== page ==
Cut flowers from the garden can stay fresh and attractive much longer than they usually do, if given the proper kind of treatment. Cut them early in the morning or late in the evening, several hours before they are to be used, to allow time for conditioning. They will have a slightly higher supply of reserve food in late evening but may be less crisp because of water loss during sunning hot weather.

Most flowers should be cut before they're fully open. They will retain their attractive form longer than if cut when mature. Flowers that open rapidly, like roses, should be cut when the buds show color.

Use a sharp knife or pruning shears when cutting flowers. Do not use household shears, which will mash the stem and close some of the tubes needed to absorb water. Make a clean, slanting cut. A square cut may allow the stem to rest flat on the bottom of the container and reduce water absorption.

Strip off any lower leaves that will not be needed. Immerse the stems in warm water at about 110 degrees F. Flowers with shiny or leathery foliage, such as peonies and roses, can be immersed up to the flower. Store in a cool, dark place, out of drafts, for two or three hours.

The most important procedure to maintain cut-flower quality and reasonable longevity is use of an effective flower preservative. It should contain sugar (food), bactericides and acidifying agents.

Some specialists believe that bacterial contamination of vase water is the main cause of cut-flower deterioration. Bacteria are splashed from the soil onto the stem and grow when the stems are placed in the holding solutions. The bacteria block the xylem (water-conducting elements) in the stem, the stem is not able to absorb water, and the flower wilts prematurely. Bactericides are included in preservatives to reduce or eliminate bacteria in the holding solution.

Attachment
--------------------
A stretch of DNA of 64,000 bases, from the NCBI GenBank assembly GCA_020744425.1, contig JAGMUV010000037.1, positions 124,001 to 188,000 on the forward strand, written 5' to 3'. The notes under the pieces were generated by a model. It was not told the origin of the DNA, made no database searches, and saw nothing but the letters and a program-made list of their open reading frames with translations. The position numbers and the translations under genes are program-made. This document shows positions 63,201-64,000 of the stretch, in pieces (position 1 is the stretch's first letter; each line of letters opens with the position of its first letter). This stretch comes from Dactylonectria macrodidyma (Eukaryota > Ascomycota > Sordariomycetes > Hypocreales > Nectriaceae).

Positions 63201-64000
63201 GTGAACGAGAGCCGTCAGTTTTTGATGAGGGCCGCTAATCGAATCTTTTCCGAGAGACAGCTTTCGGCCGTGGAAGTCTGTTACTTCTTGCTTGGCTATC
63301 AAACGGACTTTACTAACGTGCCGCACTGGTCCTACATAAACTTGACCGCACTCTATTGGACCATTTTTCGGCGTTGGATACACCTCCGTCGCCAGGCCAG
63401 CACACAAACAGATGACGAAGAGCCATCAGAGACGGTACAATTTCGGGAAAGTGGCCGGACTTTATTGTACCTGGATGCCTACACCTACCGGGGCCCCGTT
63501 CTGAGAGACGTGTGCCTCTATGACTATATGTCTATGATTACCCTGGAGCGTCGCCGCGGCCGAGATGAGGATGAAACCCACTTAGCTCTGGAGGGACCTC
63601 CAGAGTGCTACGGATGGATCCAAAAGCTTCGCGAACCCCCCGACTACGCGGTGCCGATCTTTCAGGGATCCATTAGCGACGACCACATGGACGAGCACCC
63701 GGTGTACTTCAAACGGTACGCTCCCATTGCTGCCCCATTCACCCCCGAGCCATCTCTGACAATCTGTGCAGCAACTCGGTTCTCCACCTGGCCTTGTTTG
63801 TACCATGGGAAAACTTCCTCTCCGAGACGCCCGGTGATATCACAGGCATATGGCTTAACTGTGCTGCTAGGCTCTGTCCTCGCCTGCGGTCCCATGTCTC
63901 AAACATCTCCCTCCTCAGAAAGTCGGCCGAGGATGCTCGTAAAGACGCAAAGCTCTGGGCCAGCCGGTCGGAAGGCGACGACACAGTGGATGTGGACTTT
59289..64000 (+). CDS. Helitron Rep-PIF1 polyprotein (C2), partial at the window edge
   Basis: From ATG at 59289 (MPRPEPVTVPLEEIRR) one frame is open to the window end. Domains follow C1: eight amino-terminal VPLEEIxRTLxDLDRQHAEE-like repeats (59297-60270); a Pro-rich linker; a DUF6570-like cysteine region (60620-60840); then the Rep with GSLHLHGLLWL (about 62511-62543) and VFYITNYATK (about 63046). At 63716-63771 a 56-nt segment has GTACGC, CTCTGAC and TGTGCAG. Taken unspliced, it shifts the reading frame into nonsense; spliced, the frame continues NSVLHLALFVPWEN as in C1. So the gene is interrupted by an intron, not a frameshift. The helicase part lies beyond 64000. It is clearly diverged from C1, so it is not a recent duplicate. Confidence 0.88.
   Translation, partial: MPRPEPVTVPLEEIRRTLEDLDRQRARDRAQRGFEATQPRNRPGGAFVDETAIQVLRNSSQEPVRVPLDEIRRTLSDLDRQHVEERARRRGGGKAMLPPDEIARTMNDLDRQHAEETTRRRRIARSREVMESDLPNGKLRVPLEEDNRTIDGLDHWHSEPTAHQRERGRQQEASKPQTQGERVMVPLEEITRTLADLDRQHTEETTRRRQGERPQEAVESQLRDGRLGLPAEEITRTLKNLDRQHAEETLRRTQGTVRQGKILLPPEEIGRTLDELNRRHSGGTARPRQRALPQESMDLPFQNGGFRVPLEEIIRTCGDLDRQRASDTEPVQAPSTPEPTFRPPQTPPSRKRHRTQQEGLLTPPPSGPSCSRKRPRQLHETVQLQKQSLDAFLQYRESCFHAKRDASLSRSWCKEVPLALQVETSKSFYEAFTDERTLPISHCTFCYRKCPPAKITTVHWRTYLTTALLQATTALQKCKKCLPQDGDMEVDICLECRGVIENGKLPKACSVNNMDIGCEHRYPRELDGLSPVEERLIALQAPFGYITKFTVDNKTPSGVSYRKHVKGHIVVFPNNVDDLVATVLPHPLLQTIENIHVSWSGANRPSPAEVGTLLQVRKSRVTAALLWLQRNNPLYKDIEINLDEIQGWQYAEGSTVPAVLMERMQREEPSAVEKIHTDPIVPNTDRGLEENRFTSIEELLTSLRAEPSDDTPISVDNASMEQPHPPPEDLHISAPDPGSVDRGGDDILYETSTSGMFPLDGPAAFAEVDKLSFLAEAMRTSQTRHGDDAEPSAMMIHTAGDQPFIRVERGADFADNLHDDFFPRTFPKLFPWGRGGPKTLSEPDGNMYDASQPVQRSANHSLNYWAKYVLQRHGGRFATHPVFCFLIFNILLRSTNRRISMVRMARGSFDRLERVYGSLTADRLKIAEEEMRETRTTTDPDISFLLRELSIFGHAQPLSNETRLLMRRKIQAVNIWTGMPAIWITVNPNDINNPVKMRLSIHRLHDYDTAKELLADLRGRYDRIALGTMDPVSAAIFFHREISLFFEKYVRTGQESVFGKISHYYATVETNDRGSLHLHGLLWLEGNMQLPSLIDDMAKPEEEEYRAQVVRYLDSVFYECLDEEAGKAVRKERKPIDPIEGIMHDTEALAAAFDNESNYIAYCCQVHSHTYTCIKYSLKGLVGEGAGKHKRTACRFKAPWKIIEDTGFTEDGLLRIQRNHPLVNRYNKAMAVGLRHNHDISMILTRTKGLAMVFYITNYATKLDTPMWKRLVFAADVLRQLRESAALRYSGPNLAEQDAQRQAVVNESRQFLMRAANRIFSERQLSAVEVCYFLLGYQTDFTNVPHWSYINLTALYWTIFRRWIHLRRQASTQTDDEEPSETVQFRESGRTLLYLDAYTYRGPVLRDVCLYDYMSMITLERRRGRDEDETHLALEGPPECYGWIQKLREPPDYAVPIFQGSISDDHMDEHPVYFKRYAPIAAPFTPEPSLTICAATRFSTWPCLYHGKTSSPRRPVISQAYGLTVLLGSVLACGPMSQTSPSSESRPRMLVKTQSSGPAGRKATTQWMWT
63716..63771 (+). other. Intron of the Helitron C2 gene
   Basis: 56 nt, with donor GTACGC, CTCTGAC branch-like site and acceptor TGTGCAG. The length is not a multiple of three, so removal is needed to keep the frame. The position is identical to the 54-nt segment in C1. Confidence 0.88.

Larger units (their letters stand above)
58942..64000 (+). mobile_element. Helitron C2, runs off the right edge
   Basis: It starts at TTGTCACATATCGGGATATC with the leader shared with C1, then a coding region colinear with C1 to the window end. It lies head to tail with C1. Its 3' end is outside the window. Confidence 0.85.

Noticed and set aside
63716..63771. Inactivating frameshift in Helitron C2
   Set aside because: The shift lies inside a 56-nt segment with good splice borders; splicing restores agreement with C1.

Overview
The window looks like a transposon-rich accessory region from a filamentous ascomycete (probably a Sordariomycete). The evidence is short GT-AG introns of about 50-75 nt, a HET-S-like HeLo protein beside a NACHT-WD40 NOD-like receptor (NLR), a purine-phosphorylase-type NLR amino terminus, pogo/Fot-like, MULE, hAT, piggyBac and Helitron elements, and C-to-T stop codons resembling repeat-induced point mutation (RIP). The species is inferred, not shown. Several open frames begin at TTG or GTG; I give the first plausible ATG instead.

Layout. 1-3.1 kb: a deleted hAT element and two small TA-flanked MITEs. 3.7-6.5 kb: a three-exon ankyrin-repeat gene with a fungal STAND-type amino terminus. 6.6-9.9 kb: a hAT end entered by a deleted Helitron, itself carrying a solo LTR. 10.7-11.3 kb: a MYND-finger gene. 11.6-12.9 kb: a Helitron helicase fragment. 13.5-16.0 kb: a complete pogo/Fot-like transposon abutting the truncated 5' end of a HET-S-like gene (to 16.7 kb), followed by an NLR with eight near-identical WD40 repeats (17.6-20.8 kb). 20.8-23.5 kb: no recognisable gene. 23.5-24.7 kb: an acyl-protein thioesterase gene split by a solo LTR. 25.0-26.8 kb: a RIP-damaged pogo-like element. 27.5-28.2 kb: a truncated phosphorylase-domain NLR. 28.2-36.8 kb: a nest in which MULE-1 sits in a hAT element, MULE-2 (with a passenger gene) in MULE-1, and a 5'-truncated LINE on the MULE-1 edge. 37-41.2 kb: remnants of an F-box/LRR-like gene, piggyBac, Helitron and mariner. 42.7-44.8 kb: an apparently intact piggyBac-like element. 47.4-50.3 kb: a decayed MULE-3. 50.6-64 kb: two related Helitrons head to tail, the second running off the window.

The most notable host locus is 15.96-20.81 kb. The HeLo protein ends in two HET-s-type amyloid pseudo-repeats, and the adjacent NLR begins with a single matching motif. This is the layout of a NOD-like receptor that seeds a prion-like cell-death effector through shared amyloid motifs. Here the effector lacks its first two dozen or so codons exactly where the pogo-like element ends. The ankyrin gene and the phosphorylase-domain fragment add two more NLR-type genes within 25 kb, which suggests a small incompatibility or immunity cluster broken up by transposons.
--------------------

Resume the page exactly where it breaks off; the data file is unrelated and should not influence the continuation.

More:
Sprite, a soft drink, can be used as an effective flower preservative, accoring to research at Michigan State University. Sugar in soft drinks sustains life and the citric acid and carbonation help control microorganisms that can block flower stems. Mix one part water and one part soft drink and add half a teaspoon of cholorine bleach to each quart of solution. The bleach cuts bacterial growth. Some other effective preservatives include Floralife, Burpee Everbloom and Smithers-Oasis. Q&A&Q&A&Q&A&Q&A&Q&A&Q&A&Q&A&Q&A Q: Every year after planting my garden, weeds come up, hundreds of them. Is there a way to get rid of them without spending half a day pulling them up? A: Digging the soil to get started brings weed seeds to the surface where they can germinate. Ou can shave the weeds off with a sharp hoe while barely shaving the crust of the soil. Digging deeper may bring more seeds to the surface and damage plants already established. Q: This year for the first time my 10-year-old rhododendrons have big spots on their leaves that turn brown. Can you tell me what's wrong? A: Prolonged dry weather last summer or heavy rainfall with poor drainage could be responsible. Q: What's the best way to propogate deciduous azaleas? I tried rooting them from cuttings for two years with no success. A: The National Arboretum was able to propagate Ghent, Mollis and Knaphill hybrids by taking cuttings while new groth at the base was still green and had just begun to harden slightly, and rooting them under intermittent mist. Q: The leaves on my small avocado plant have turned brown and crispy. What could be wrong and can the plant be saved? A: Good drainage is essential for this plant. It requires frequent watering and will go limp quickly if allowed to dry out. If the plant wilts, leaves will revive after water is provided, but in a couple of weeks the edges of the leaves may turn brown and soon drop. Q: My bearded iris is getting crowded. Should it be divided, and if so, when? A: Bearded iris multiplies rapidly and usually needs to be dug, divided and replanted every four or five years. Otherwise, there will be fewer blooms and they will lack size and quality. The best time to divide and replant is soon after it finishes blooming. This is a semi-dormant period of the plants and endures for about four weeks. Q: I have odd and ugly growths on the tip ends of stems on one of my pink azaleas. Do you know what it is? A: It is a fungus disease, called Azalea Leaf and Flower Gail, more alarming than damaging. Pick off the galls and put them in the garbage can. That will take care of it. Q: I brought petunias, zinnias and marigolds in packs. They are tall and spindly. Can they be made to spread out and be attractive? A: Pinch an inch of the top of each plant, which will cause side branches to develop on the lower part of the stem. Q: Is pruning a large oak tree back to the trunk a safe practice? A: Few large oaks can survive such drastic pruning. The leaf surface and root area should be kept in balance. A good rule of thumb is never to remove more than one-third of the leaves or one-third of the roots at one time. Q: I have a maple, six inches in diameter in the trunk, that I want to transplant to a different spot in the yard. Can it be done? A: It's much safer to root-prune the tree before moving it. In late summer dig a trench eight inches deep all around the tree, 18 to 24 inches from the trunk, cutting off the roots cleanly with pruning tools. Then fill in the trench and keep the root ball watered during dry weather. By spring there should be a good root system within the ball and the transplant can be done with little risk of losing the tree. Q: What effect would an auto exhaust have on a azalea plant about six feet distant for one minute? The azalea is more than two feet tall. A: An automobile engine can emit ethylene at concentrations of 1,000 parts per million when idling, and 10 ppm could cause injury. Q: Can I prevent onions from going to seed by breaking the stalks? A: No. Seed stalks originate at the base of onion near the roots, and by the time they are visible have already penetrated the onion completely. Q: Does Moses-in-a-Boat ever have flowers? A: Moses-in-a-Boat or Moses-in-the-Cradle (rhoco discolor) produces little white flowers in the leaf bases, or boat-shaped bracts. The plant needs 50 degrees to 55 degrees F. at night, 70 degrees during the day, filtered sun, and should be kept evenly moist but not wet. Q: When should zoysia grass in the lawn be fertilized? A: Zoysia can be fertilized when it's making active growth, May through August. Once a year may be adequate for an establised lawn; zoysia plugs will spread more rapidly if fertilized monthly during the growing season. Q: We have a new lawn started from seed this spring.We turned the sprinkler on every day for 10 or 15 minutes and the lawn looked fine. We went away for a week and when we returned the grass was half dead. What could have happened? A: When the lawn is watered, at least an inch should be applied, and two inches would be even better. This would take several hours with a sprinkler. Sprinkling lightly every day or two brings the roots to the surface, and then when you stop sprinkling the soil dries out quickly and they die. Q: After it is applied, how long does it take for a spray to dry?n A: That depends on the weather, relative humidity and time of day. On a dry, sunny day with a slight breeze, drying may be complete in half an hour or less; on a cloudy day with high humidity and no wind, it may take several hours for the foliage to dry. Q: My tomato plants are coming along fine. When should they be fertilized? A: When the first fruit is about the size of a half-dollar, scatter a heaping teaspoon of 5-10-5 fertilizer uniformly around each plant, keeping eight to 10 inches from the stem. Mix it into the top half-inch of soil with your hands and then water thoroughly. Repeat once or twice a month; poor foliage color and stunted growth usually indicate a need for it. Q: My neighbor told me I should pinch my petunias. What did he mean by that? A: You can pinch petunias, marigolds, cockscomb (celosia), snapdragons and mums to make them spread instead of growing taller. Use you index finger and thumbnail to pinch off the top of the main stem. One pinching usually is enough for petunias; with mums, pinching should continue until the middle of July. By then growth should be compact and sturdy with flower buds forming.